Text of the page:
China’s New Sea-Road-Rail Link to Indian Ocean
- 01 Sep 2021
- 5 min read
Why in News
Recently, a new sea-road-rail link providing Chengdu (China) with access to the Indian Ocean via Yangon (Myanmar) was opened.
- The trade corridor is China's first to link western China with the Indian Ocean.
- About New Trade Corridor:
- The new trade corridor passage connects the logistics lines of Singapore, Myanmar and China, and is currently the most convenient land and sea channel linking the Indian Ocean with southwest China.
- China also has plans to develop another port in Kyaukphyu in the Rakhine state, Myanmar including a proposed railway line from Yunnan (China) directly to the port, but the progress there has been stalled by unrest in Myanmar.
- China plans to develop this region in Myanmar as a ‘border economic cooperation zone’ under the Belt and Road Initiative.
- It is expected to become the lifeblood of international trade for China, while providing a source of income for Myanmar.
- This trade corridor is another direct Chinese outlet to the Indian ocean.
- The first one being at the Gwadar port in Pakistan.
- This trade route is also China’s alternative to the "Malacca Dilemma”.
- Malacca Dilemma is a word coined in 2003, by the then Chinese President Hu Jintao.
- This refers to China’s fear of a maritime blockade at the Straits of Malacca. Since most of China’s oil imports pass through the Straits of Malacca, a maritime blockade here could paralyze China’s economy.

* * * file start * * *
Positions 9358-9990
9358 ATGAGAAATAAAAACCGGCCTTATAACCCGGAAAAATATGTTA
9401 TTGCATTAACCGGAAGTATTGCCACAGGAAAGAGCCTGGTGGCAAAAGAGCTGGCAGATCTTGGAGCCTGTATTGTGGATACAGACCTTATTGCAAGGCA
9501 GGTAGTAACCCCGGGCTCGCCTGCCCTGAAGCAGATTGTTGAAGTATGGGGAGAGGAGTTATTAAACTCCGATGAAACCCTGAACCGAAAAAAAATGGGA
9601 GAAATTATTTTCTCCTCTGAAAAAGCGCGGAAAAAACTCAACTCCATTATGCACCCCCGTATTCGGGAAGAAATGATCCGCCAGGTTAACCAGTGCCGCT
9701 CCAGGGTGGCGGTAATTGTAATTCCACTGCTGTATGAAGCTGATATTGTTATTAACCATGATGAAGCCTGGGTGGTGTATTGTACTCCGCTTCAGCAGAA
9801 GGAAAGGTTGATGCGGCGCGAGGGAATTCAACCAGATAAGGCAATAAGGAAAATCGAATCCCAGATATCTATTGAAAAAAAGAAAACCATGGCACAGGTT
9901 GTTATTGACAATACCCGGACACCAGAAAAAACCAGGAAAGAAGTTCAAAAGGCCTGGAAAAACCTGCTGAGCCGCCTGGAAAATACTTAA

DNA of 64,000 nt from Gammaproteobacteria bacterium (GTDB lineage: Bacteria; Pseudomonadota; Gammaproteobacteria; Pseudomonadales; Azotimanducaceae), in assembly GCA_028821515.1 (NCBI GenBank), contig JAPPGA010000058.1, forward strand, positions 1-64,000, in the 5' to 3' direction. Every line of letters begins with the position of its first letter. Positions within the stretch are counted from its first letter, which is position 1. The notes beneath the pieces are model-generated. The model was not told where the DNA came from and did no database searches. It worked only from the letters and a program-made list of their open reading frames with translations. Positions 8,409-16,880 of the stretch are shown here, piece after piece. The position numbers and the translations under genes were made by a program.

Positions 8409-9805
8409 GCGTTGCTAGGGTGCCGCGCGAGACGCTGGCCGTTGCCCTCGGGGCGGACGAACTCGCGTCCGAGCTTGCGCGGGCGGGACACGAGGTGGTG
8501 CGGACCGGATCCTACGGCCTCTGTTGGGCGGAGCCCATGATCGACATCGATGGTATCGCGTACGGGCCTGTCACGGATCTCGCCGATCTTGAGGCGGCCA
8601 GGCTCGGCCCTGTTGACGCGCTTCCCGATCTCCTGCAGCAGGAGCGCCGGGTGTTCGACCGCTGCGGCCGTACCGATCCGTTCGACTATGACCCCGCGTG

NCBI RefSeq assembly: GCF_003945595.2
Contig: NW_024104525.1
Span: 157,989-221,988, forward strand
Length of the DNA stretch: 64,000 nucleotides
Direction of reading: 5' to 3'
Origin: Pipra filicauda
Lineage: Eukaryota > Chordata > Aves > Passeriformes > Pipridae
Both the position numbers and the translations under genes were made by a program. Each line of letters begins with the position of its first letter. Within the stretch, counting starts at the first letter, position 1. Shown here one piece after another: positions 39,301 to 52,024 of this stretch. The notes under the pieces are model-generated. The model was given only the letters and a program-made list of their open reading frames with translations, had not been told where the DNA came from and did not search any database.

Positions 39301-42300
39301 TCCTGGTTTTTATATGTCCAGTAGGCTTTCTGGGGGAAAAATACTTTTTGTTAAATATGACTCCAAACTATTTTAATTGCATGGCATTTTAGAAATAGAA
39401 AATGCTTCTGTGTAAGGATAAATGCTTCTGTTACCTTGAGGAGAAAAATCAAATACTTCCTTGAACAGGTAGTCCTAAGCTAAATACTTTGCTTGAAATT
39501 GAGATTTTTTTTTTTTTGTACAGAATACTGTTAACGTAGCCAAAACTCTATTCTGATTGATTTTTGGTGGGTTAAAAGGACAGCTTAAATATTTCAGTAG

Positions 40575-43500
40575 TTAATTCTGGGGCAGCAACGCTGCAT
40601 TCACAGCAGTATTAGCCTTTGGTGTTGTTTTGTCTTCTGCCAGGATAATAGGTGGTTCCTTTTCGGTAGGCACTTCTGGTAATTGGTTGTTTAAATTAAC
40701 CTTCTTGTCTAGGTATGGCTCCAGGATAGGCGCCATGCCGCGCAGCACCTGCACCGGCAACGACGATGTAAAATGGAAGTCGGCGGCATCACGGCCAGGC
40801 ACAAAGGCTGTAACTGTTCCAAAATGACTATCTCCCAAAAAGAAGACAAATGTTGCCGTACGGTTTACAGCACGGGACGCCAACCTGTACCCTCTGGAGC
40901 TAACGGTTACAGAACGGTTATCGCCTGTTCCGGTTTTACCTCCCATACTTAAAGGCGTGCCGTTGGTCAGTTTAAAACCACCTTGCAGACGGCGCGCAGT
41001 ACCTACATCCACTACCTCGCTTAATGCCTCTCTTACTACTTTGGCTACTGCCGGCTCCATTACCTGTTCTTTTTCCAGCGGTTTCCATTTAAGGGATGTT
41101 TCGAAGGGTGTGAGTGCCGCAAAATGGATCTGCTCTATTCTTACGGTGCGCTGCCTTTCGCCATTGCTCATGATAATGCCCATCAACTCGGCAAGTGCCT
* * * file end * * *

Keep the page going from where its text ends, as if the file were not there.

- About Gwadar Port:
- Gwadar is being developed as part of the CPEC to the far western Xinjiang region.
- Gwadar has long been touted as the site for a Chinese base suitable for People's Liberation Army Navy (PLAN) operations.
- China pursues a "strategic strongpoint" concept whereby strategically sited foreign ports containing terminals and commercial zones operated by Chinese firms can be used by its military.
- Such "strongpoints" offer the potential for China to form a network of supply, logistics and intelligence hubs along the perimeter of the Indian Ocean.
- This is referred to as the String of Pearls theory.
- Gwadar is important to China for three reasons:
- One is establishing direct transport links to the Indian Ocean via the CPEC.
- The second factor is that Gwadar helps anchor or stabilise western China, a region where China feels vulnerable to Islamic agitation.
- Further, Gwadar is just 400 km from the important Hormuz Strait (linking Persian Gulf with the Gulf of Oman and the Arabian sea), through which 40% of Chinese imported oil flows.
- Implications for India:
- China’s economic stakes in the Bay of Bengal and this new trade corridor signifies a larger maritime presence and naval engagement in the region which in turn reinforces the string of pearls policy by China.
- Apart from this trade corridor and China Pakistan Economic Corridor (CPEC), China is also planning the China-Nepal Economic Corridor (CNEC) which will link Tibet to Nepal.
- The endpoints of the project will touch the boundaries of the Gangetic plain.
- Thus three corridors signify the economic as well as strategic rise of China in the Indian subcontinent.
- Counter Steps Already Taken by India: